It is a sinister practice which the Russian army has made its specialty for decades: shooting at its own soldiers who have the misfortune of retreating, or even deserting. According to a British secret service report published this Friday, November 4, “due to low morale and reluctance to fight, Russian forces have probably started to deploy ‘barrier troops'”. In other words, units responsible for executing their brothers in arms beating a retreat “in order to constrain the offensives”, specifies the press release. A war waged gun to the head, in short.
Last September, the Russian oligarch Evgueni Prigojine, from Vladimir Putin’s inner circle, said the same thing: filmed in September in the process of enlisting soldiers in prison, he warned future recruits in these terms: “Those who advance , those who are the most brazen, most often survive. Those who arrive at the front and say from the first day that this place is not for them are considered deserters, and will be executed.”
No one knows for the moment the extent of these methods. Last week, Ukrainian intelligence claimed, with soundtrack, that the Russian army had set up “a second line of troops behind the front line to shoot down anyone fleeing the fighting.” kyiv broadcast what it presents as an “intercepted phone call” from a Russian soldier telling his wife how his commander ordered him to “eliminate” all fugitives.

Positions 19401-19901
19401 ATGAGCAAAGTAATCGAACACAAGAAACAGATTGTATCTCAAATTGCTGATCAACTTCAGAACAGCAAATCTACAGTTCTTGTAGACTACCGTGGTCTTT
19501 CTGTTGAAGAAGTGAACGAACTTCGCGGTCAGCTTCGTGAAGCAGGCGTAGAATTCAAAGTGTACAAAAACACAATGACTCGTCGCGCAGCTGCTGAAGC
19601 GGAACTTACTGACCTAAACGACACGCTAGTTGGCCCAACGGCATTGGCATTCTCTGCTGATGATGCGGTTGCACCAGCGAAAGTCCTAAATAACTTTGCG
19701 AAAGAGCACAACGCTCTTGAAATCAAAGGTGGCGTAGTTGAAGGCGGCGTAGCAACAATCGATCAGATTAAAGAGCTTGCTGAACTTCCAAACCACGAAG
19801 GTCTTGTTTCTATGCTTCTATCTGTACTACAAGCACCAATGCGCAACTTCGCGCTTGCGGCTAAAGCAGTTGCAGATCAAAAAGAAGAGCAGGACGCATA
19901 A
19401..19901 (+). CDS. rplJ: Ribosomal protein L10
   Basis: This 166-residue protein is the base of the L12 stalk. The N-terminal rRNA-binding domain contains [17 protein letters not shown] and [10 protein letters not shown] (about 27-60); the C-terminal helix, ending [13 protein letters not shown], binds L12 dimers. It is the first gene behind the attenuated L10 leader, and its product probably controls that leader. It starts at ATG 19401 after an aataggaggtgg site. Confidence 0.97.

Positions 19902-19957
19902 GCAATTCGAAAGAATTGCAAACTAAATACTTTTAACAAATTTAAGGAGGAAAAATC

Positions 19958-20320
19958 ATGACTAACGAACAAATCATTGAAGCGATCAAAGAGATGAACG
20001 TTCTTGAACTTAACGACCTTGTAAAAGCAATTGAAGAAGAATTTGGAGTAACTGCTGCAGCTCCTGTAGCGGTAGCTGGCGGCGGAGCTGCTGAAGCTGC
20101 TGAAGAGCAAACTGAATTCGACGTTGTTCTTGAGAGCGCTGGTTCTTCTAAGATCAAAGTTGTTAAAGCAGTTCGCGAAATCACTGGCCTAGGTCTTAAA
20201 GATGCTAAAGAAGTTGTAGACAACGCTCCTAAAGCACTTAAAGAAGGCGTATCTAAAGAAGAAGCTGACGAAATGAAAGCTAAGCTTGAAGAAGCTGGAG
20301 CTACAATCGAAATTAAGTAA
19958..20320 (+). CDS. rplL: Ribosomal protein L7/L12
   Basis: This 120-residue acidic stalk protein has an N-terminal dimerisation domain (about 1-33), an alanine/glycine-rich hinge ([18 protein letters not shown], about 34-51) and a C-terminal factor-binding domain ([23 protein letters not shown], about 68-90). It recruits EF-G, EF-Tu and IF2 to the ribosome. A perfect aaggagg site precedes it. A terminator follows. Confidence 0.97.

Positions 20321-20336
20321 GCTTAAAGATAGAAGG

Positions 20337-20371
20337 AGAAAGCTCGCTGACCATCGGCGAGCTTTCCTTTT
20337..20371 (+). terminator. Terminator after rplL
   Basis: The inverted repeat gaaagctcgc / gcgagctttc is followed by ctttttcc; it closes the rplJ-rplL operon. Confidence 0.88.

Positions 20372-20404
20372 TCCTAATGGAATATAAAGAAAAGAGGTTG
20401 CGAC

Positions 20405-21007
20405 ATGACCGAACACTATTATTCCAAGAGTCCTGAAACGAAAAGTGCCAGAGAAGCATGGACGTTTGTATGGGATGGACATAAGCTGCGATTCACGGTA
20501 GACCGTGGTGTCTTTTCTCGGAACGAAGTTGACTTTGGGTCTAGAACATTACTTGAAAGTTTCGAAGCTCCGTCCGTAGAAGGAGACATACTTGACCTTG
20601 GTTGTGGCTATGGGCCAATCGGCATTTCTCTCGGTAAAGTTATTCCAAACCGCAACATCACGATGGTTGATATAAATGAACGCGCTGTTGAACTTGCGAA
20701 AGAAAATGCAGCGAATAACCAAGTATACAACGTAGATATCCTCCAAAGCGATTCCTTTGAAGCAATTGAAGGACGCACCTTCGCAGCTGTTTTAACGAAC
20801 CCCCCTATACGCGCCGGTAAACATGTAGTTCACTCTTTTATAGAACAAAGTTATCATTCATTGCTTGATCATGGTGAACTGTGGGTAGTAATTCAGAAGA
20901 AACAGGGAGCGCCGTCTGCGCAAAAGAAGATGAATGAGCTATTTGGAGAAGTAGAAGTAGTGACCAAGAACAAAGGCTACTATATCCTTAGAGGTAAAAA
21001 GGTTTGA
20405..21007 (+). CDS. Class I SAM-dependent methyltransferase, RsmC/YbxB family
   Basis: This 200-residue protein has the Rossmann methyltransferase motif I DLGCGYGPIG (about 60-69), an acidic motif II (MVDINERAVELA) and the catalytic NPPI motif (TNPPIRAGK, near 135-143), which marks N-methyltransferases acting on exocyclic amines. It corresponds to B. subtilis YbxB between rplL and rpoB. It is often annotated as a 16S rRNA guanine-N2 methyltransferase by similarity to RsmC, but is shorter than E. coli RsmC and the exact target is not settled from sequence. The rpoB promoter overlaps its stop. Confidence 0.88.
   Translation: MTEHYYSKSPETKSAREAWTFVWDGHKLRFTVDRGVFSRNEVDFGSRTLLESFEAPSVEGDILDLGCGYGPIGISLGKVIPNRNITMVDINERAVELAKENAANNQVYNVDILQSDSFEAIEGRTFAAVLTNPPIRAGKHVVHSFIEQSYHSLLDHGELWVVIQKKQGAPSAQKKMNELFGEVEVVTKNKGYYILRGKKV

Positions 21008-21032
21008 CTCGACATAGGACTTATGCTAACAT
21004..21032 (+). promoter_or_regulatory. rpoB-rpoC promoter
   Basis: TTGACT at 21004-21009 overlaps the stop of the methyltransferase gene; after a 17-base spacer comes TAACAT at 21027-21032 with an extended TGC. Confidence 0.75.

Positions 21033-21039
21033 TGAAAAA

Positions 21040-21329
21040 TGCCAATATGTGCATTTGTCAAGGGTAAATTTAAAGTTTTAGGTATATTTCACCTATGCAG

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“We are posted in the second line, as a unit blocking the retreat, he describes. If someone comes running back, we liquidate him.” And behind us, there is another line (…) So it is impossible to run away.”
Difficult, at this stage, to authenticate this audio clip. One thing is certain: the practice of “barrage units” (zagrad otdely) is old in the Russian army. Stalin made it one of his trademarks. On July 28, 1942, he signed order number 227, known for its terrible slogan: “Not a step back!”.
In full offensive of the German Wehrmacht, the Red Army is then in great difficulty. This text orders the creation, within each army corps, of several barrage units, armed to the teeth, specially dedicated to killing deserters. “More than 158,000 Soviet soldiers died at the hands of their own comrades between 1941 and 1944”, recalls in a research article Professor Jason Lyall, of the American University of Dartmouth.
In addition to its cruelty, this device has its limits in terms of military effectiveness, according to this teacher. “These detachments can strengthen soldiers’ resolve through the threat of punishment, but it also risks feeding their grievances, damaging their morale and leading to greater insubordination.” Vladimir Putin will probably not, like Stalin in his time, advertise these firing squads. Though…
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Source : BBN WORLD NEWS